GEOG 000

5.1.2c: Hoists, Hydraulic Transport, and Belt Conveyors


5.1.2c: Hoists, Hydraulic Transport, and Belt Conveyors

Deep underground mines may be accessible only through a shaft that is sunk from the surface to the working levels of the mine. Not only will all workers and supplies access the mine through the shaft, but also all ore will have to come out of the shaft. This is accomplished by hoisting systems. Three major components of a hoist are the skip, which holds the ore and is attached to the winder on the surface by wire ropes, the headframe and the hoist winder (winch and drum). The headframe supports the sheave wheel over which the wire rope is connected to the skip. As the drums in the surface hoist house wind the rope onto the drum, the skip is pulled to the surface, where it is dumped.

Figure 5.1.29: Hoist system for an underground mine
Credit: © Penn State University, is licensed under CC BY-NC-SA 4.0

The winder is shown in the first picture below, the bottom headframe in the second, and the bottom dump skip in the third. Often a different type of hoist from the one shown is used, which allows a skip to be connected at the bottom and the top of the shaft so that as the one is being unloaded, the other is being loaded. A skip typically holds up to 50 yd3 of material.

Hoist winder. See text above image.
Figure 5.1.30: Hoist winder
Bottom headframe. See text above image.
Figure 5.1.31: Headframe
Bottom dump skip. See text above image.
Figure 5.1.32: Bottom dump skip

Hydraulic Transport

Hydraulic transport, often known as a slurry transport system, is used in limited circumstances. The ore is mixed with a fluid, e.g., water, and pumped from the mine to the processing plant. It is an energy-intensive system and is best suited to a limited class of ores such as phosphate, which is already mixed with water in the mining process, or other ores obtained from hydraulicking or dredging. The system is straightforward, consisting of high horsepower slurry pumps every few miles and a large diameter pipe, greater than 2’ in diameter.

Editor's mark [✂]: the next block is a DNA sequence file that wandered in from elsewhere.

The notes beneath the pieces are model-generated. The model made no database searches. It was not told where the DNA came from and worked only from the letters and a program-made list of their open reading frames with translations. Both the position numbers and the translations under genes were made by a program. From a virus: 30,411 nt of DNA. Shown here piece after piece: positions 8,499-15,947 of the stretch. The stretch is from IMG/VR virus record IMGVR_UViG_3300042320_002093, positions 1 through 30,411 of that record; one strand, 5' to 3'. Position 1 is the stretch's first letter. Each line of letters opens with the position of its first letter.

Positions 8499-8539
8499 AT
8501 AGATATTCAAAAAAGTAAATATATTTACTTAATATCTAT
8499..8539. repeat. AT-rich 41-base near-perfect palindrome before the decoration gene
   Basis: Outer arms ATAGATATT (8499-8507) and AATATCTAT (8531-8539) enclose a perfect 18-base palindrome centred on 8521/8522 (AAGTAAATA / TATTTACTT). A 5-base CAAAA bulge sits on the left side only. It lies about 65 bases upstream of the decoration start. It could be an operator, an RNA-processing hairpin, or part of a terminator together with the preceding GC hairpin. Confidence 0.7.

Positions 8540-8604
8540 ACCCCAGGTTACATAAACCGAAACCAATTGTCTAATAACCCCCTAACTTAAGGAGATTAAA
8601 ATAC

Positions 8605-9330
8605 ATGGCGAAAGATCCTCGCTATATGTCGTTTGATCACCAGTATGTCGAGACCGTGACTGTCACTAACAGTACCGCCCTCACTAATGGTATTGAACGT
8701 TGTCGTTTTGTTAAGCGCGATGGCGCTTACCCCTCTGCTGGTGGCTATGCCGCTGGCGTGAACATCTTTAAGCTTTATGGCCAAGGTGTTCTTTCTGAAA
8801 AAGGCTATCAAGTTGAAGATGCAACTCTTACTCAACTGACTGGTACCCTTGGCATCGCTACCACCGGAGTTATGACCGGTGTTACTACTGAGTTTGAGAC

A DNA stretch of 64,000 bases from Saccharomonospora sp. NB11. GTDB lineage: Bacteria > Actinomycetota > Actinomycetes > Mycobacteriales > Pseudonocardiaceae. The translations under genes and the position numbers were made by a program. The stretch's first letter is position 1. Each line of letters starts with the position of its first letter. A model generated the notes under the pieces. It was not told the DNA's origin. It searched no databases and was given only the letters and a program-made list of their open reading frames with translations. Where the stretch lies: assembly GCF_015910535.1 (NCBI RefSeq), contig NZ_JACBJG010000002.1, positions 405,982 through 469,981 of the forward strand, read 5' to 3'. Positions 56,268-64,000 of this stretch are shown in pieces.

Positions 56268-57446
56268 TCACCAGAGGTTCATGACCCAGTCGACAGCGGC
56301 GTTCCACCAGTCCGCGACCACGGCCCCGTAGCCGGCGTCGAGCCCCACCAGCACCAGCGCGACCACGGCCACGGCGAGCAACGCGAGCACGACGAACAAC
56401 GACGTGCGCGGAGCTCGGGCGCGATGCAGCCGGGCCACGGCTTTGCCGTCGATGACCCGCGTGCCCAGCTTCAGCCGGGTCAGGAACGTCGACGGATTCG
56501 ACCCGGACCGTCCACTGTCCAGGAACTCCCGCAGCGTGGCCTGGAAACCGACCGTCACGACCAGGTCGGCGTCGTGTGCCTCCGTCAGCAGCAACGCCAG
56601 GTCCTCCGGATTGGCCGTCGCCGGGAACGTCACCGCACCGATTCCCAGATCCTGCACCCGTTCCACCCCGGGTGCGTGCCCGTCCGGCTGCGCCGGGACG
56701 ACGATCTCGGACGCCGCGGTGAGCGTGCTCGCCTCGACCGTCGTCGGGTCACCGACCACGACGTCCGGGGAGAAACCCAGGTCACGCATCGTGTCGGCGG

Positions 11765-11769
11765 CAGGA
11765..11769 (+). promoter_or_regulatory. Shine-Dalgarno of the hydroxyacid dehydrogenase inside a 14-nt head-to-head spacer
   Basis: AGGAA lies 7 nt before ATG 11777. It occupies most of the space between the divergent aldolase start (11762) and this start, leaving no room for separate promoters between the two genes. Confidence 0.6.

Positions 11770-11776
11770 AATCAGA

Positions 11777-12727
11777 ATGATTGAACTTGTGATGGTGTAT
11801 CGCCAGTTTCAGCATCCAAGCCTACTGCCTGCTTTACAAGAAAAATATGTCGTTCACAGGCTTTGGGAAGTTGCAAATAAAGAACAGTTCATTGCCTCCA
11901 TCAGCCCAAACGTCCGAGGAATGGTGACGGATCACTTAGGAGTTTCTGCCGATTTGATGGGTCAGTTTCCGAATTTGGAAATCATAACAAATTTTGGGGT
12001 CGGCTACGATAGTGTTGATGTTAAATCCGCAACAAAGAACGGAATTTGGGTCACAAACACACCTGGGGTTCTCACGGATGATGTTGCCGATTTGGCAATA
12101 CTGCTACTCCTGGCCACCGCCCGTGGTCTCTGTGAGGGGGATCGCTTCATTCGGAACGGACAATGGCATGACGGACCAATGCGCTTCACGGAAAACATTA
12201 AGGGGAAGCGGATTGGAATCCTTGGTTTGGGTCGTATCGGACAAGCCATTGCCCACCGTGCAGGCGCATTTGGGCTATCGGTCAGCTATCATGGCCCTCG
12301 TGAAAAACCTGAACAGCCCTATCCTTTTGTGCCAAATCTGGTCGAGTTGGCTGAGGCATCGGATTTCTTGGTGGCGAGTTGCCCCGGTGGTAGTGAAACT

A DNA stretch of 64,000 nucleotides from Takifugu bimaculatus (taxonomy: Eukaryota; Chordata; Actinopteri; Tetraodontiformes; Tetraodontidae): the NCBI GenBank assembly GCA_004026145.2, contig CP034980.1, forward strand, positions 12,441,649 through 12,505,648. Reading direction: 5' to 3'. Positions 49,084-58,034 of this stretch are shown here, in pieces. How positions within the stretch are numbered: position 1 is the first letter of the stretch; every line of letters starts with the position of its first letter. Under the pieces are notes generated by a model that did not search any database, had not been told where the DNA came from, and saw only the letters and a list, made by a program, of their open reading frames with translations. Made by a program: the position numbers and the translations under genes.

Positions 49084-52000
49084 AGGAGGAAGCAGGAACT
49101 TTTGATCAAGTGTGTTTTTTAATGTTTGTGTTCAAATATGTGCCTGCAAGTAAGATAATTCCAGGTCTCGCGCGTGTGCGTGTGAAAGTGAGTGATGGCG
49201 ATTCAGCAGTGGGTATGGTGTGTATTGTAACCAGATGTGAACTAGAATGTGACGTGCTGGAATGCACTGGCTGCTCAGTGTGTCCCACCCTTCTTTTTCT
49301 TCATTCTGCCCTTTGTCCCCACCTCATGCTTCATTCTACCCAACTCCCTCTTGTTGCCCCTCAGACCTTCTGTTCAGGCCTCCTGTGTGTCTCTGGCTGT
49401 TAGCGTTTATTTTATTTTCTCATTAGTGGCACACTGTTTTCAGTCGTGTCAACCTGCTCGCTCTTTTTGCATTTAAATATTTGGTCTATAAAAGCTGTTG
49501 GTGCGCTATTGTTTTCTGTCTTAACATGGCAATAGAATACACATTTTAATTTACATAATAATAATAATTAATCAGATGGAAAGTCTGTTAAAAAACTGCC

Belt Conveyors

Belt conveyors are the workhorses of modern mines, both surface and underground. The belt conveyor consists of the belt, which is constructed of multiple plys to provide the required strength and wear resistance; the belt is constructed into a closed loop and stretched between a head and tail pulley; the belt is supported with idlers between the head and tail, and they maintain the appropriate trough shape as well as support the weight of the material in the belt. The head pulley is connected to a motor to power the conveyor. These belts range in width from a few feet to more than 8’, and can transport thousands of tons of ore per hour. Although each belt is of limited length based on mechanical constraints, they can be combined into long runs by constructing transfer points to allow one belt to dump onto another. In this fashion, complex networks can be assembled. Here is an example from a surface mine.

Belt conveyor. See text above image.
Figure 5.1.33: Belt conveyor

Many years ago, the incline angle of the conveyor was limited by the angle of repose of the ore being conveyed. If this angle was exceeded, the material would begin to slide down the conveyor and would no longer be conveyed upward. Modern designs and significant material improvements now permit belt angles up to 90°, as shown in the second picture.

Increased belt angle. See text above image.
Figure 5.1.34: Increased belt angle